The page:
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January 24, 2013

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Legal Center Live: Restaurants typically must eat cost of overlooked charges

Question: A server forgot to charge some patrons for wine they ordered and drank. He called them to ask if he could charge their card and they said no.  Is the server responsible for paying the bill?

Answer: Alden J. Parker, an attorney with Weintraub and Tobin in Sacramento, offers these insights:

This situation is common in the restaurant industry and in other service sectors.

In a a fast-paced restaurant environment, an item can often not end up on a bill. Additionally, a customer can forget to pay for a billable item, refuse to pay or dispute a charge. In most situations, an operator doesn't want to alienate or hassle the customer to ask for additional charges to be levied against them for an honest mistake. This causes many employers to look to the employee to take responsibility for the financial loss.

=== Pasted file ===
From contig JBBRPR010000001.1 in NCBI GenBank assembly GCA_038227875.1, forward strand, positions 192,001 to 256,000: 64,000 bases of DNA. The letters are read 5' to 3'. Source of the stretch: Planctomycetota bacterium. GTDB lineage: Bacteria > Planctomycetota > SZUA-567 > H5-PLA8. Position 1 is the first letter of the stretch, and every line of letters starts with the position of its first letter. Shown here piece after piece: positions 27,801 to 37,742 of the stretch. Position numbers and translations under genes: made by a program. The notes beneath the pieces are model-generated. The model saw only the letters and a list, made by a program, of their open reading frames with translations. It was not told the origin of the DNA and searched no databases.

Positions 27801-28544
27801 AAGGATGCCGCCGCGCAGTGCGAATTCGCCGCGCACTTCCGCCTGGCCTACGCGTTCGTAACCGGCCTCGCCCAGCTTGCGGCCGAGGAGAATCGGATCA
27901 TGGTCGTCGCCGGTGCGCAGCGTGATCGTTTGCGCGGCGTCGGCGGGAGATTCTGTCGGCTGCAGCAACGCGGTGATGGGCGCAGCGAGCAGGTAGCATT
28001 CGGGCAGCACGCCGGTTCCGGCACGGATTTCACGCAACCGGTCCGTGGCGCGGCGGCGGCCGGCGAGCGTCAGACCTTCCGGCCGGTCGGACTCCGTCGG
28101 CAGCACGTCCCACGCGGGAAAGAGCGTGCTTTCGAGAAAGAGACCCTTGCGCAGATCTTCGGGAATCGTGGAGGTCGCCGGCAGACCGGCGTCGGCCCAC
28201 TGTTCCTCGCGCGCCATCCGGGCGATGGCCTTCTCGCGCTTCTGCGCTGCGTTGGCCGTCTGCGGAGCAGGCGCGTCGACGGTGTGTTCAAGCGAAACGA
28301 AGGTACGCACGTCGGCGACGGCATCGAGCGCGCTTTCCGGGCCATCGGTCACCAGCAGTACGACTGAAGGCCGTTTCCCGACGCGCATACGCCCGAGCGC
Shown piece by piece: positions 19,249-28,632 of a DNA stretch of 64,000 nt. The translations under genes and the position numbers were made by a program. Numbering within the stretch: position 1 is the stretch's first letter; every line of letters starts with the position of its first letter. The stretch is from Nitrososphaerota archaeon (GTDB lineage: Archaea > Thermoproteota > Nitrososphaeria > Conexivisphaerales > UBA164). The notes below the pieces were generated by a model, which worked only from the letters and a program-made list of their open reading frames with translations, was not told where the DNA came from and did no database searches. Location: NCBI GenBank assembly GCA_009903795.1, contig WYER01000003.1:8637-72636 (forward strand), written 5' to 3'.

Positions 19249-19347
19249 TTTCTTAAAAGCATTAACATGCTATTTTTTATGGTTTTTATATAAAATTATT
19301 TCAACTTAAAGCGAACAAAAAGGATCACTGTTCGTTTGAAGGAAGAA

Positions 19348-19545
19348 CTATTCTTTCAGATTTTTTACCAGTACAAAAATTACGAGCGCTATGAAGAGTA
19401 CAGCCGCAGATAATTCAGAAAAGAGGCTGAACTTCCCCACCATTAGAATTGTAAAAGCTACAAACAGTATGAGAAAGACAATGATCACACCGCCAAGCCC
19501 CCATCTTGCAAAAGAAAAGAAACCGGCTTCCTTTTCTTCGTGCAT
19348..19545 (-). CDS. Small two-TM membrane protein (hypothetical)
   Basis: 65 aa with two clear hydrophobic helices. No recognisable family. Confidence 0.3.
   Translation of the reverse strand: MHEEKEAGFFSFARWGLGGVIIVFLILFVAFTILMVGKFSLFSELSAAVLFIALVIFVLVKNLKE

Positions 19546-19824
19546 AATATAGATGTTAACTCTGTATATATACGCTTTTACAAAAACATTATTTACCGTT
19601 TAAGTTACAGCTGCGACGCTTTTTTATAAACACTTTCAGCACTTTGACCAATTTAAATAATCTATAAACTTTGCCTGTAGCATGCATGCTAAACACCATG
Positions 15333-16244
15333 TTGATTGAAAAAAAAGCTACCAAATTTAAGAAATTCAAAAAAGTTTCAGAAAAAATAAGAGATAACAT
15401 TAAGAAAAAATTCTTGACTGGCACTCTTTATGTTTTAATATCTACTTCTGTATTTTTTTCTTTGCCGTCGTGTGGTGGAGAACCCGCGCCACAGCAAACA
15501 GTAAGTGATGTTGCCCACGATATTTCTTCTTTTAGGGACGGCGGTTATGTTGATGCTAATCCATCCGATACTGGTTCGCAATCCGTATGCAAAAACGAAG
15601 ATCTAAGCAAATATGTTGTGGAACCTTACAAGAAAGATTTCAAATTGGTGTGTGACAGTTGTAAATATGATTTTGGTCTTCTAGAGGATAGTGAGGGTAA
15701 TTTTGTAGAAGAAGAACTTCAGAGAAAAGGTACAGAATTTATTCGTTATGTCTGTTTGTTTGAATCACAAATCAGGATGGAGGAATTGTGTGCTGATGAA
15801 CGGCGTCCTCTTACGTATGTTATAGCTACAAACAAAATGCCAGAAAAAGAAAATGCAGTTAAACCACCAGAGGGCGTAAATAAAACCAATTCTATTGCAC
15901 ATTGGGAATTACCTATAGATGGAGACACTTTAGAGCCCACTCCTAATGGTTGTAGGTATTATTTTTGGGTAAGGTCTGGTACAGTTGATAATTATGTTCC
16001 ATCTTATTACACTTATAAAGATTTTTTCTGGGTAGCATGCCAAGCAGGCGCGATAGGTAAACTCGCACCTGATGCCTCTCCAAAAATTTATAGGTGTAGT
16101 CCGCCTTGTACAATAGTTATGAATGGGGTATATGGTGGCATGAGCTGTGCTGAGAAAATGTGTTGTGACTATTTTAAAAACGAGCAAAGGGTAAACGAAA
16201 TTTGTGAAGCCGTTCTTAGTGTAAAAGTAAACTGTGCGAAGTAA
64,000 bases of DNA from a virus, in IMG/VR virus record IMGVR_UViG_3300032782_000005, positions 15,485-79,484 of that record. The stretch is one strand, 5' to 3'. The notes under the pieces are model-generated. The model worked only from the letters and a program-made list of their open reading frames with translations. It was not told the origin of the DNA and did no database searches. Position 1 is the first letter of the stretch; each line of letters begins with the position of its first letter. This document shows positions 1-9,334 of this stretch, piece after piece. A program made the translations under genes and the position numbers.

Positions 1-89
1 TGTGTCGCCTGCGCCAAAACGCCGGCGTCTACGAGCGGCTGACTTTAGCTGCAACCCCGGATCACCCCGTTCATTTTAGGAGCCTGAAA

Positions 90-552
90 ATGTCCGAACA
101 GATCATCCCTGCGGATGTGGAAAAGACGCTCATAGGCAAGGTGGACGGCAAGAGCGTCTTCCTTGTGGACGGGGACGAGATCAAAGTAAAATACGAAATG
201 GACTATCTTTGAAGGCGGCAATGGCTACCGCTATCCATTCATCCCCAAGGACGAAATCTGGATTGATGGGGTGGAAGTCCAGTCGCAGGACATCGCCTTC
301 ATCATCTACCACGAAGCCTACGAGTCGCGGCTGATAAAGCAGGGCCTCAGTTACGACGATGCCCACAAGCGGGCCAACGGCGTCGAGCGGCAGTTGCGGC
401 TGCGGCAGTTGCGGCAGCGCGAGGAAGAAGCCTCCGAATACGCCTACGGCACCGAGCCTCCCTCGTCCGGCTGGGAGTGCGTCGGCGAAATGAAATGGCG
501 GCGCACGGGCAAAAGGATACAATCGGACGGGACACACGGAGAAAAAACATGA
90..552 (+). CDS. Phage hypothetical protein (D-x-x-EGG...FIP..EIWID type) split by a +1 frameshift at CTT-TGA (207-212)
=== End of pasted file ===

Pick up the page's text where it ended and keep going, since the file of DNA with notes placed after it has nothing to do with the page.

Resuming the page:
In California, it is illegal to garnish an employee's wages to pay for these losses. If the employee made an innocent mistake in not charging for a bill item, the company has no recourse in claiming the loss.

However, if the company can prove that there was malicious intent in leaving items off of the bill, there could be some options for the employer to collect the loss.

In most instances, though, the employer must suffer the loss due to strict labor code statutes in the state.

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Legal Center Live is a video series answering commonly asked legal questions affecting California restaurant operators. The CRA Legal Center provides CRA members with access to attorneys across the state who specialize in issues affecting restaurant operators. To ask a question, contact